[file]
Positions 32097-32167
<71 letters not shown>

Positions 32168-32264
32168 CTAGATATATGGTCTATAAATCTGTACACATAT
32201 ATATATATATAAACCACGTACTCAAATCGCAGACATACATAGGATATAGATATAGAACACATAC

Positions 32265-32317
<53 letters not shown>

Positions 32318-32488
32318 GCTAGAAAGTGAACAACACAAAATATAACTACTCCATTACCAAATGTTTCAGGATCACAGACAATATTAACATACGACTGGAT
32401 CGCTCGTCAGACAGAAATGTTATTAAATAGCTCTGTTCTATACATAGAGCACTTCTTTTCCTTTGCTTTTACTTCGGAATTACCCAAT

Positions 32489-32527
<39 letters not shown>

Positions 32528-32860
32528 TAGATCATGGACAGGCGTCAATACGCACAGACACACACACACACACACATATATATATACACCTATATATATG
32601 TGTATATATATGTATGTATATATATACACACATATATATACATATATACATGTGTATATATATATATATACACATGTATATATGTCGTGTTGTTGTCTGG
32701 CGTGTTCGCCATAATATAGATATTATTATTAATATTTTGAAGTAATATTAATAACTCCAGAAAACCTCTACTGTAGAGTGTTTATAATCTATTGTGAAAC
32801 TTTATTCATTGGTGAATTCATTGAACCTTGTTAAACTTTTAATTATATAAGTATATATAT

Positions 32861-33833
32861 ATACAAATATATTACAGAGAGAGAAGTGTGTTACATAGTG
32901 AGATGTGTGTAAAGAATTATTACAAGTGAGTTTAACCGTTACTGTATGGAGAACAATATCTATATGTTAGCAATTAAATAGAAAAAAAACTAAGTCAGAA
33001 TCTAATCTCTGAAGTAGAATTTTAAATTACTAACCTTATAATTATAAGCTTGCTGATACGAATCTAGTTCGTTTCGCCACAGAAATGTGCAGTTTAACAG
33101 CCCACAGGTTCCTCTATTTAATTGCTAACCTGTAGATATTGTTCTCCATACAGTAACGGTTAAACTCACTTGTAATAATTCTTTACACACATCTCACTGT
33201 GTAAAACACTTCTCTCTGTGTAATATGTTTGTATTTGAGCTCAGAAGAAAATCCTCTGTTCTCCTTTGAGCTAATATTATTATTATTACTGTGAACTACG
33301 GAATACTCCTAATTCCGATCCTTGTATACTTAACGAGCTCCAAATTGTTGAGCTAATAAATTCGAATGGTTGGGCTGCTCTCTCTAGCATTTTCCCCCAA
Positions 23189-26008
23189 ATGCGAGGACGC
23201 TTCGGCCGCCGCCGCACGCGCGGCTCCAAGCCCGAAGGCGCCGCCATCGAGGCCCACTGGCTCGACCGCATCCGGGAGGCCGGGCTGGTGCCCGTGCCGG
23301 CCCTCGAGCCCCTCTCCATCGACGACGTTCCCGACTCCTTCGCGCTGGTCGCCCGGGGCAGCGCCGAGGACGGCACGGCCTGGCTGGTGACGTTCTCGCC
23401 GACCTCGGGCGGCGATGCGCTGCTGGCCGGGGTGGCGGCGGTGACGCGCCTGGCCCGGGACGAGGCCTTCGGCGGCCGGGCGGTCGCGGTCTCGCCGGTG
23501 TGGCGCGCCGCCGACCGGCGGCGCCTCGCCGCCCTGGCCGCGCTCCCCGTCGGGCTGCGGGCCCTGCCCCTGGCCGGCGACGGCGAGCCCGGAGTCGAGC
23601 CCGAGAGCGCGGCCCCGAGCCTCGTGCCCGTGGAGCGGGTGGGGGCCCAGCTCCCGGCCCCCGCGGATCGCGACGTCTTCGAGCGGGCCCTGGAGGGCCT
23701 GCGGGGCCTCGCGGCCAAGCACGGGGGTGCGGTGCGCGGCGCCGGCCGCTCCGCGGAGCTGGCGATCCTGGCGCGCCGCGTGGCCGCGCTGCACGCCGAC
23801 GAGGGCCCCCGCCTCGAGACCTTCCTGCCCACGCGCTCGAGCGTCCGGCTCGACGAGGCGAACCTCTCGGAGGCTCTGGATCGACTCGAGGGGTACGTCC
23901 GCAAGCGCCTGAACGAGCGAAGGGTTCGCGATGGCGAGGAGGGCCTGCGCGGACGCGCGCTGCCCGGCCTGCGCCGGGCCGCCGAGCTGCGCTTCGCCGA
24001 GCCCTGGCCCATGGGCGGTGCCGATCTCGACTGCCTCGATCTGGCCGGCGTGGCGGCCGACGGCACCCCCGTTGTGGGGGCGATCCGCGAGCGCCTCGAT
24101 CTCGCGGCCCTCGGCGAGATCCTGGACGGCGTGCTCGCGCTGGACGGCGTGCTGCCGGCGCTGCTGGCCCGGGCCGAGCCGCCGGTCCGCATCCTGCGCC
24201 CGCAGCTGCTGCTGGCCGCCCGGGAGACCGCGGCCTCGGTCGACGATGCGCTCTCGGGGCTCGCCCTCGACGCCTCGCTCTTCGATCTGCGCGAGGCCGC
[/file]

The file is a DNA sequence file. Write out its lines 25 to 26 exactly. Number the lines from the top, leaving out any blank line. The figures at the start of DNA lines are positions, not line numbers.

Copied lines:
Positions 23189-26008
23189 ATGCGAGGACGC